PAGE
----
CST – Computer Simulation Technology

Three-dimensional optical metamaterial with a negative refractive index

Three-dimensional optical metamaterial with a negative refractive index
Jason Valentine, Shuang Zhang, Thomas Zentgraf, Erick Ulin-Avila, Dentcho A. Genov, Guy Bartal, Xiang Zhang
Volume: 455, 18 September 2008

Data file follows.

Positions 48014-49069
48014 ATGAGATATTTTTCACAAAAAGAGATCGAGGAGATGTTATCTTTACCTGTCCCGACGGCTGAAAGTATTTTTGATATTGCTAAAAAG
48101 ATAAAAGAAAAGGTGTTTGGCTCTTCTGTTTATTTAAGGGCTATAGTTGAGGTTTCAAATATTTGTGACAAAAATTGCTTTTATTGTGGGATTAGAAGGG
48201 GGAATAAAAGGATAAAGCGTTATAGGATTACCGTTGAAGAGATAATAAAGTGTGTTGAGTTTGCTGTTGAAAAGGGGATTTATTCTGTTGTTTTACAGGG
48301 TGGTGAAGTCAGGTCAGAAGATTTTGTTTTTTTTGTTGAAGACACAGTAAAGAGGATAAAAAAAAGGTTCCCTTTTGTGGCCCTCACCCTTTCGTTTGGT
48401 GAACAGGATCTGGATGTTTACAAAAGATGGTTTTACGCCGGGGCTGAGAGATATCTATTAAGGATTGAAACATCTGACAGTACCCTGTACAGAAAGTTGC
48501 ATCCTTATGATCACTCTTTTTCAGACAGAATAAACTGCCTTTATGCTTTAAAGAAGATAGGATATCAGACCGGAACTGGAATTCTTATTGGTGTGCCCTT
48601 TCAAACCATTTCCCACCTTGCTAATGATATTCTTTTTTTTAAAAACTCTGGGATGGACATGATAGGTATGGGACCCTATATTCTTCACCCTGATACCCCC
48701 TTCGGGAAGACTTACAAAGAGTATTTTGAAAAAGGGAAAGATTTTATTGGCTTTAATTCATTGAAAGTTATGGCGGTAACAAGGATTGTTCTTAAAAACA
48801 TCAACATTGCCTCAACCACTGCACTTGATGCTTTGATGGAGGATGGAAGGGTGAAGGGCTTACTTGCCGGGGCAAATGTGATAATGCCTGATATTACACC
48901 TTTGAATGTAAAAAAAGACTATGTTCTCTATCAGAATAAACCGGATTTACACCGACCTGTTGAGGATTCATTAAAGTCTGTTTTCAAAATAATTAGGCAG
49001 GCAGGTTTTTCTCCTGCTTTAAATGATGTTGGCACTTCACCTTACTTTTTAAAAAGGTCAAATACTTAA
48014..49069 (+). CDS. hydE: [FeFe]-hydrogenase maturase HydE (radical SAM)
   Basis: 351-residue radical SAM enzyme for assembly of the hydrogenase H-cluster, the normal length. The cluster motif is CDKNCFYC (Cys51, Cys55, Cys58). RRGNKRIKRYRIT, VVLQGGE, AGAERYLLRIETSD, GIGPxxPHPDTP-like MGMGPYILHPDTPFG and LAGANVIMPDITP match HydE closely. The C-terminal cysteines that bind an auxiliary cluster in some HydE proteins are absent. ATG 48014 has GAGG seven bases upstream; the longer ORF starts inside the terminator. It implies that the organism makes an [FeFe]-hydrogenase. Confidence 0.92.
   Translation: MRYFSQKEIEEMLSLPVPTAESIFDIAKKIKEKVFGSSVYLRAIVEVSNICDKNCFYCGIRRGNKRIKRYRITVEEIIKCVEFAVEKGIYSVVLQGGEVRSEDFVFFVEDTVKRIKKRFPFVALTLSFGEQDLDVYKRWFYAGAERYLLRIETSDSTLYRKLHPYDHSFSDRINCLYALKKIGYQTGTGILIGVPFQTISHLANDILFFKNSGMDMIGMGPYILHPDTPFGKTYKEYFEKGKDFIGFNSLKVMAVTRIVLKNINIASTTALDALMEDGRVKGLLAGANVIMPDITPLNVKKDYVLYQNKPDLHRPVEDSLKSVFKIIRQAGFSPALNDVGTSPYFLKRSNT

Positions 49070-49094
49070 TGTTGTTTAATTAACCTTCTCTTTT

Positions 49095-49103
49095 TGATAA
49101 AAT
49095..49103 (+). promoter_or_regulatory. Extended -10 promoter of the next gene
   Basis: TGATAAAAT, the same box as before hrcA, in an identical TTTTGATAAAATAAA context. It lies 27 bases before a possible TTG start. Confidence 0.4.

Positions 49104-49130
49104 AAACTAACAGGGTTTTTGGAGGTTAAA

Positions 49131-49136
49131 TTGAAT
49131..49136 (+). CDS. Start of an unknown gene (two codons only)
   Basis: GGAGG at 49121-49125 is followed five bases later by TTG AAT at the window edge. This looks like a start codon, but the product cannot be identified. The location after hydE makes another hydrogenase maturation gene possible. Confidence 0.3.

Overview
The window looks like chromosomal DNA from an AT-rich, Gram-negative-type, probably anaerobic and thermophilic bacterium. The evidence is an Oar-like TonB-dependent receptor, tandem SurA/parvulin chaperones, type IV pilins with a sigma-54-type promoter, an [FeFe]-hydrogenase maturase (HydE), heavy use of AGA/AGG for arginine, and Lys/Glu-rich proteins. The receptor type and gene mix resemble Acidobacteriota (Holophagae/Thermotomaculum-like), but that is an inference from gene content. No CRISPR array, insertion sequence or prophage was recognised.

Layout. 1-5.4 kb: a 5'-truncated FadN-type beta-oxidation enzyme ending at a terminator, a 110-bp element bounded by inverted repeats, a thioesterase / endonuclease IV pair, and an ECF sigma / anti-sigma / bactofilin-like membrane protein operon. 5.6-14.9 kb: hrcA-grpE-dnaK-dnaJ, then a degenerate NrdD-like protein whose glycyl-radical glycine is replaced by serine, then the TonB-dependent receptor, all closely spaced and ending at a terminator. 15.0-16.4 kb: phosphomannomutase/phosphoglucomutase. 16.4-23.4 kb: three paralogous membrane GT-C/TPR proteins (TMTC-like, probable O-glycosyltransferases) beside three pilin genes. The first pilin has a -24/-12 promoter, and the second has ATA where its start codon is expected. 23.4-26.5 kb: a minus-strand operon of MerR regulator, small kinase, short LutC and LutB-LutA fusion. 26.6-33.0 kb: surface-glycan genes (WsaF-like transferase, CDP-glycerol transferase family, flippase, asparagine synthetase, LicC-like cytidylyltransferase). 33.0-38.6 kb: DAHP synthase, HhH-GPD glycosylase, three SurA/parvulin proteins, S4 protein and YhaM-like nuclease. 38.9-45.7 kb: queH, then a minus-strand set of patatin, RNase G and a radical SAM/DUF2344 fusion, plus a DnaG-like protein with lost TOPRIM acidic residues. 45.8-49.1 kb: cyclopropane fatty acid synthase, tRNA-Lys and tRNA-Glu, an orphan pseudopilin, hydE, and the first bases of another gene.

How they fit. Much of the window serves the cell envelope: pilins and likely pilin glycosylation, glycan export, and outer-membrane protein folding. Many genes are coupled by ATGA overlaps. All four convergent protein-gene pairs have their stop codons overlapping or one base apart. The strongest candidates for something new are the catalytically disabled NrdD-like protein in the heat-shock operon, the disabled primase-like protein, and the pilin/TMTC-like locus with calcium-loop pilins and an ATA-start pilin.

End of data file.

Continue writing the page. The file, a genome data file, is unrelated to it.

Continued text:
Metamaterials are artificially engineered structures that have properties, such as a negative refractive index1–4, not attainable with naturally occurring materials. Negative-index metamaterials (NIMs) were first demonstrated for microwave frequencies5,6, but it has been challenging to design NIMs for optical frequencies and they have so far been limited to optically thin samples because of significant fabrication challenges and strong energy dissipation in metals7,8. Such thin structures are analogous to a monolayer of atoms,making it difficult to assign bulk properties such as the index of refraction. Negative refraction of surface plasmons was recently demonstrated but was confined to a two-dimensional waveguide9. Three-dimensional (3D) opticalmetamaterials have comeinto focus recently, including the realization of negative refraction by using layered semiconductor metamaterials and a 3D magnetic metamaterial in the infrared frequencies; however, neither of these had a negative index of refraction10,11. Here we report a 3D opticalmetamaterial having negative refractive index with a very high figure of merit of 3.5 (that is, lowloss).Thismetamaterial ismade of cascaded ‘fishnet’ structures,with a negative index existing over a broad spectral range.Moreover, it can readily be probed fromfree space, making it functional for optical devices. We construct a prism made of this optical NIMto demonstrate negative refractive index at optical frequencies, resulting unambiguously from the negative phase evolution of the wave propagating inside the metamaterial. Bulk optical metamaterials open up prospects for studies of 3D optical effects and applications associated with NIMs and zero-indexmaterials such as reversed Doppler effect, superlenses, optical tunnelling devices12,13, compact resonators and highly directional sources14.

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